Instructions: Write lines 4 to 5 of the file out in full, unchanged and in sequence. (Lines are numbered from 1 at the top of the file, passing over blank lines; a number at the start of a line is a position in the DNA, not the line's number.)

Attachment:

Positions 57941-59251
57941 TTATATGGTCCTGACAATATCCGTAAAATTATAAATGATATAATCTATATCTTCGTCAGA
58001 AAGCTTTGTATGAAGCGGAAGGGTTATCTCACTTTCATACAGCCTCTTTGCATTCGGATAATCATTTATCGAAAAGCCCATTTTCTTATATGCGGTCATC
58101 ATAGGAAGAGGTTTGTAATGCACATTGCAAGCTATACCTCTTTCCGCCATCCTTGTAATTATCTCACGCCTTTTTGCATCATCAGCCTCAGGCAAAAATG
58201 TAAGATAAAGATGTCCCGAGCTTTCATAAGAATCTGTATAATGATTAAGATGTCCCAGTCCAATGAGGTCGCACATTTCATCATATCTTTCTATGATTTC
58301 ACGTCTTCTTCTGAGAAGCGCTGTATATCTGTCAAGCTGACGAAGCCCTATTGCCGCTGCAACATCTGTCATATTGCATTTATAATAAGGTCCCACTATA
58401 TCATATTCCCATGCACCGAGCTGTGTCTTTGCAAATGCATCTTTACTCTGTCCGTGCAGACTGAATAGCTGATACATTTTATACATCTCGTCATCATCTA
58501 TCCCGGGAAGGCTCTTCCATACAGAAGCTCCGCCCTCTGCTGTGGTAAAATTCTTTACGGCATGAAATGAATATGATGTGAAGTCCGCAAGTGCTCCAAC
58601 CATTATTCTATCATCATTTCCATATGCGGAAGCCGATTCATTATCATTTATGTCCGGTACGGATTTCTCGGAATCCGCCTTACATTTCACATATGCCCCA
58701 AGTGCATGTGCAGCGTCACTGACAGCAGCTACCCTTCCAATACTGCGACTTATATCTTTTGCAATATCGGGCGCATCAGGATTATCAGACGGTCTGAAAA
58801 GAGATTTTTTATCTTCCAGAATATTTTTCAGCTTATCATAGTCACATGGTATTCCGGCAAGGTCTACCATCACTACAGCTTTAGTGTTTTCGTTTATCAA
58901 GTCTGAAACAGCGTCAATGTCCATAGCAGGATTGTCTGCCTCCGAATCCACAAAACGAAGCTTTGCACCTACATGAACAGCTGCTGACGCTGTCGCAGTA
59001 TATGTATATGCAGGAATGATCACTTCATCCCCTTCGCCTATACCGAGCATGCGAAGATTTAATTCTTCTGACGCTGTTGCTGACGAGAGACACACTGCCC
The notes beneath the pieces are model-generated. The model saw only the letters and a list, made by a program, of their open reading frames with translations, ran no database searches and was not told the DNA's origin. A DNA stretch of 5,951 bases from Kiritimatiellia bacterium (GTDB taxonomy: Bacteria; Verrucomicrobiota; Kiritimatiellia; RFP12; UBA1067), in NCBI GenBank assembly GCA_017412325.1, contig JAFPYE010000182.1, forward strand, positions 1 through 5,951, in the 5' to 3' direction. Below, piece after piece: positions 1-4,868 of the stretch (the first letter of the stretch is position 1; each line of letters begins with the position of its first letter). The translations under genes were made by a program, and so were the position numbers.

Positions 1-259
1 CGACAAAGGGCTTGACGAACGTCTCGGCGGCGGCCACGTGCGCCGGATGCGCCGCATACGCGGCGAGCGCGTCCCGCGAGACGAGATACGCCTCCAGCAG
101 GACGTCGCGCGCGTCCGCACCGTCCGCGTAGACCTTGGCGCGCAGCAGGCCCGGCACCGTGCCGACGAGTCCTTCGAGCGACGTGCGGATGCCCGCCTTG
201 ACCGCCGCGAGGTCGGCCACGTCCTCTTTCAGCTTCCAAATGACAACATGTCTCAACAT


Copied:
58101 ATAGGAAGAGGTTTGTAATGCACATTGCAAGCTATACCTCTTTCCGCCATCCTTGTAATTATCTCACGCCTTTTTGCATCATCAGCCTCAGGCAAAAATG
58201 TAAGATAAAGATGTCCCGAGCTTTCATAAGAATCTGTATAATGATTAAGATGTCCCAGTCCAATGAGGTCGCACATTTCATCATATCTTTCTATGATTTC